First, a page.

Several leading sports brands claimed outstanding results at the Beijing Olympics, as the sports feast in the world’s second-largest sports market came to an end. Nike and Adidas both had their triumphs at the Games, but the two mega-spenders were arguably upstaged by other brands from Puma to Speedo and Li Ning.

Nike described the Beijing Games as its most successful ever in terms of brand visibility, due to the fact that it was closely linked with both of the highest-ranking nations at the competition – as the official supplier of the U.S. Olympic Committee and the sponsor of 22 out of 28 Chinese sports federations.

The victory of the U.S. basketball team and its star Nike endorsees, Kobe Bryant and Lebron James, was among the highlights for Nike, which also featured the American women’s soccer team in a full-page ad. Athletes wearing the brand in track and field were somewhat less successful than usual but still impressively represented by such runners as the Ethiopian Kenenisa Bekele, winner of the men’s 5,000 and 10,000 meters. Overall, about 3,000 athletes competed in Nike products.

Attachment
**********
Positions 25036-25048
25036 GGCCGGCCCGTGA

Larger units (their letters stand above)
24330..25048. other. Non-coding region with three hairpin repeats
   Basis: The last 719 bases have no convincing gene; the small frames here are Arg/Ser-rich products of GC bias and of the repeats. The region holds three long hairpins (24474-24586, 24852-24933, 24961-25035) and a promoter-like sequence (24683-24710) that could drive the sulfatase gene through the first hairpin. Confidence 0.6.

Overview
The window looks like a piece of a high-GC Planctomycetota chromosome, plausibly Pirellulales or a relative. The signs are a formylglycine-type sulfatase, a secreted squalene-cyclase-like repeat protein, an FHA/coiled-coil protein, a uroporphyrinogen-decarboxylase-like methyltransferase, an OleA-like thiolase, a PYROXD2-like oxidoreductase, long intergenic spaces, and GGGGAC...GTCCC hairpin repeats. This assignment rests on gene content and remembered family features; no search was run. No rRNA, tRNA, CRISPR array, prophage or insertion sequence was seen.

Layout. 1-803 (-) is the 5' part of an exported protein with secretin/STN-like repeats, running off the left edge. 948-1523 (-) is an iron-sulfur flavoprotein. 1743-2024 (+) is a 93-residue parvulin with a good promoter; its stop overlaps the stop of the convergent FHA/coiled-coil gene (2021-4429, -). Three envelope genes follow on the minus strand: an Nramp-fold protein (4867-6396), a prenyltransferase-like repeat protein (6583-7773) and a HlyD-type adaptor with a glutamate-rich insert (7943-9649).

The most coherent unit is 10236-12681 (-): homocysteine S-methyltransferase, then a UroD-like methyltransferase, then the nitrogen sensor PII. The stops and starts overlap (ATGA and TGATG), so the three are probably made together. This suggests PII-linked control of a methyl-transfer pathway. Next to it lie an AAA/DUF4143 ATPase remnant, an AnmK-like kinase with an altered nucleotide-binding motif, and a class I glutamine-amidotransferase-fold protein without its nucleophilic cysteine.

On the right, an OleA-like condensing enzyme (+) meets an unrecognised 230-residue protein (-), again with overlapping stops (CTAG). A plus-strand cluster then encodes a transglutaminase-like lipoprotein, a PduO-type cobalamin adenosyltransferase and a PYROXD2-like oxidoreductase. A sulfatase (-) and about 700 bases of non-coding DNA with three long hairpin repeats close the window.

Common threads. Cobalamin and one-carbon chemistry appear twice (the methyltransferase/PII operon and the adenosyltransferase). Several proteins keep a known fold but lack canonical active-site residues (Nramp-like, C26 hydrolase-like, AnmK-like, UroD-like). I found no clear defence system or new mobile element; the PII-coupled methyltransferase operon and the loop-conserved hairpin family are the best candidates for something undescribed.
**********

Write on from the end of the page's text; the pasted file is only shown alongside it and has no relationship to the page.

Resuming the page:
Exactly the same number was quoted by Adidas, which sponsored 16 national Olympic Committees (NOC), including such winners as China, Great Britain and Germany. Among the most-watched was Britta Steffen, Germany’s double Olympic swimming champion, and Chris Hoy, the British cycling ace. As the official sportswear partner of the Beijing Olympics, Adidas also outfitted thousands of officials, requiring more than 3 million products.

Mediaedge:cia, a media agency, found that the ubiquitous screen presence of the sports brands had an effect – at least in China. The agency commissioned Global Market Insight to conduct online interviews of 1,000 residents of Beijing, Shanghai or Guangzhou during one week in April and one week in August. In April, 16 percent of the respondents recognized Adidas and 11 percent were aware of Nike. But by August, 38 percent of consumers had become familiar with Adidas, while Nike increased its rate to only 18 percent. The specialists attributed the steep rise in Adidas’ notoriety to consistent advertising for six months before the Games.